Dr. John Planz
University of North Texas Health Science Center at Fort Worth
MetadataShow full item record
John V. Planz holds a B.S degree in Biology and Zoology (double major) from the State University of New York (Oswego, NY), a M.S. degree in behavioral ecology from Shippensburg University (Shippensburg, PA) and a Ph.D. in molecular evolutionary genetics and population genetics from the University of North Texas (Denton, TX). Dr. Planz studied as a postdoctoral fellow at the Carnegie Museum of Natural History, Section of Mammals (Pittsburgh, PA) in mammalian phylogenetic systematics. Dr. Planz entered the forensics field in 1993 at the Southwestern Institute of Forensic Sciences in Dallas, TX. He later served as the Director of Identity Testing at GeneScreen, Inc. in Dallas, TX and Biosynthesis, Inc. in Lewisville TX adding mitochondrial DNA typing and SNP development to the testing performed by those laboratories. Dr. Planz joined the faculty of the University of North Texas Health Science Center at Fort Worth in January 2000 were he serves as an Associate Professor in the Department of Forensic and Investigative Genetics and is the Associate Director of the UNT Center for Human Identification.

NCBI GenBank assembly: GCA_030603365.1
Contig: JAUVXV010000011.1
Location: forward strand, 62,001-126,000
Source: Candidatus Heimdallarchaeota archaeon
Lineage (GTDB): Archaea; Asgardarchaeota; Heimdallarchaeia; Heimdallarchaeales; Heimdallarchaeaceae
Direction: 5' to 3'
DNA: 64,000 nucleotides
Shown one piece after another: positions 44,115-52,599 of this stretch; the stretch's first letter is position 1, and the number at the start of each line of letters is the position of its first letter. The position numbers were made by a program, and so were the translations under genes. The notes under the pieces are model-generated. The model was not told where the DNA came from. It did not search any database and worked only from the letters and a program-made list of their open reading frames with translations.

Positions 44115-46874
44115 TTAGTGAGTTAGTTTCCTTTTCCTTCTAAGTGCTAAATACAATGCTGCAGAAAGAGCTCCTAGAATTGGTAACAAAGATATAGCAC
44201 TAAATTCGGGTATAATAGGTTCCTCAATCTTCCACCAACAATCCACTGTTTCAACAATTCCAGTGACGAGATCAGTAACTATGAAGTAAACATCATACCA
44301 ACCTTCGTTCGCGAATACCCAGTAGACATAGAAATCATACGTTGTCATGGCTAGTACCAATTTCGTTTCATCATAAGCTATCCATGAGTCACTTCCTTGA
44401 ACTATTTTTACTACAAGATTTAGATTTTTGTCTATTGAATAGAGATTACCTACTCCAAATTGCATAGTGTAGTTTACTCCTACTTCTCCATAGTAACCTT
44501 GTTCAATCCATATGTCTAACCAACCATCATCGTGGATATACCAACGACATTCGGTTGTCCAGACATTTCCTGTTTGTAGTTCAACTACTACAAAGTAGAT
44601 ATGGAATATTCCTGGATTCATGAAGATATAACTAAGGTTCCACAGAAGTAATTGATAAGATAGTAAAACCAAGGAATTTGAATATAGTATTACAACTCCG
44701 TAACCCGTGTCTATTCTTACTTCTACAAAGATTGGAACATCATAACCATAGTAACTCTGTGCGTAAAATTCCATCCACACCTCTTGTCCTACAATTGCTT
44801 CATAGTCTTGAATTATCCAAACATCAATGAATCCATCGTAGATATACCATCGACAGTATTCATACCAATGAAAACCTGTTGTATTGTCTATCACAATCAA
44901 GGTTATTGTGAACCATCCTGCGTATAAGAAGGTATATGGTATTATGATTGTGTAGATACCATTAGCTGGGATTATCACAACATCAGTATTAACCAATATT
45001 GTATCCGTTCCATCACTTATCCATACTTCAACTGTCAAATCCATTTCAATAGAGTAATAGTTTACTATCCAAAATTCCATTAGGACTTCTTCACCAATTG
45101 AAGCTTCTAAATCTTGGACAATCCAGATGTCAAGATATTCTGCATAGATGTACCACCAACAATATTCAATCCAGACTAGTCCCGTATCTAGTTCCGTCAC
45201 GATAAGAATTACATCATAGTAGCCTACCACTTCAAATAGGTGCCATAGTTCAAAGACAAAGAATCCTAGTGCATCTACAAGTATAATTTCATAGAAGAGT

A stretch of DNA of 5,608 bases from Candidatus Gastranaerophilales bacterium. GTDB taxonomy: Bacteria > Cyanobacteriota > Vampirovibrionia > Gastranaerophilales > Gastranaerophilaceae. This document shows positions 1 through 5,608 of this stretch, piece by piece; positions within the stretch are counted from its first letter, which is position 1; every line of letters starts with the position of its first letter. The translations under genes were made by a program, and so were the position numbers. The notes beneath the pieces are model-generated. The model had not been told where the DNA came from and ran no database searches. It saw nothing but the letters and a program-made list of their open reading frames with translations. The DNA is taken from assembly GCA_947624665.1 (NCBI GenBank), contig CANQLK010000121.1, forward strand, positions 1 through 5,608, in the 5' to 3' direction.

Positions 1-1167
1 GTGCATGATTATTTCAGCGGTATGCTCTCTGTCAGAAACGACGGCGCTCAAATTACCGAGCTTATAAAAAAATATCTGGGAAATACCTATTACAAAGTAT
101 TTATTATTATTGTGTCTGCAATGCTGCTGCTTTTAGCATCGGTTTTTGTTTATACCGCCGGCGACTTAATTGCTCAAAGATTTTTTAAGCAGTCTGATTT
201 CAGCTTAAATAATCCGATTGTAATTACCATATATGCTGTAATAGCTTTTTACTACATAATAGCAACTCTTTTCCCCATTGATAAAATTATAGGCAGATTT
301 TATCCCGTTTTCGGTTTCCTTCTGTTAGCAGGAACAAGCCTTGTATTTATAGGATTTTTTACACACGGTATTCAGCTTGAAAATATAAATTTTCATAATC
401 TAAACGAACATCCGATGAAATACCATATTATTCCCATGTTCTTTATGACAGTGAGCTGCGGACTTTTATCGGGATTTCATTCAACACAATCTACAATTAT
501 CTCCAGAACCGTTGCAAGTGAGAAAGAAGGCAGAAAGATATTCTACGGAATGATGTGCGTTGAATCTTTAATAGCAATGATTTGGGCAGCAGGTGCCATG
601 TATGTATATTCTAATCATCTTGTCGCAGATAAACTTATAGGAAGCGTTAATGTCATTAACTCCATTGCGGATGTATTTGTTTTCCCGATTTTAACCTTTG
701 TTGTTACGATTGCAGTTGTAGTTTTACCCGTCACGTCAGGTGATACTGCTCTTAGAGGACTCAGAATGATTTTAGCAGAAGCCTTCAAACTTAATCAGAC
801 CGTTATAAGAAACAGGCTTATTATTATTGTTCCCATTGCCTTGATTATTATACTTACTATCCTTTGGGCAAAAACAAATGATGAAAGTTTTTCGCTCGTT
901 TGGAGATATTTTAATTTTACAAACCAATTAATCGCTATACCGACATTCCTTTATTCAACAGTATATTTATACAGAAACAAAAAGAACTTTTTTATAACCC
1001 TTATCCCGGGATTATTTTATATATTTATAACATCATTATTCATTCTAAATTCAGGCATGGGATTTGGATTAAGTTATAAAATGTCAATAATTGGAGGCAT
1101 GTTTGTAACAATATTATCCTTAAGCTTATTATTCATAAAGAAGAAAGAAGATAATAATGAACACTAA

Showing items related by title, author, creator and subject.
Evaluation and Validation of Tecan Genios Microplate Reader for Quantification and Normalization of Family Reference DNA Samples Fuqua, Lauren (2007-08-01)In 2001, the Texas State legislation established the Texas Missing Persons DNA Database (TMPDD) at the University of North Texas System Center for Human Identification Laboratory. Texas was the first state to participate ...
Gonzalez, Suzanne D. (2008-05-01)Gonzalez, Suzanne D., Doctor of Philosophy. Cell Biology and Genetics. Single Nucleotide Polymorphisms and Haplotype Analyses of Complex Medical Disorders. Number of Pages: 129. Number of Tables: 25. Number of Illustrations: ...
Patel, Kaajal Devendra (2005-07-01)The AFLP technique at first seems to be a remarkable new technology that can be applied to the growing area of non-human DNA testing. The ability to identify organisms without prior genetic knowledge would be an asset to ...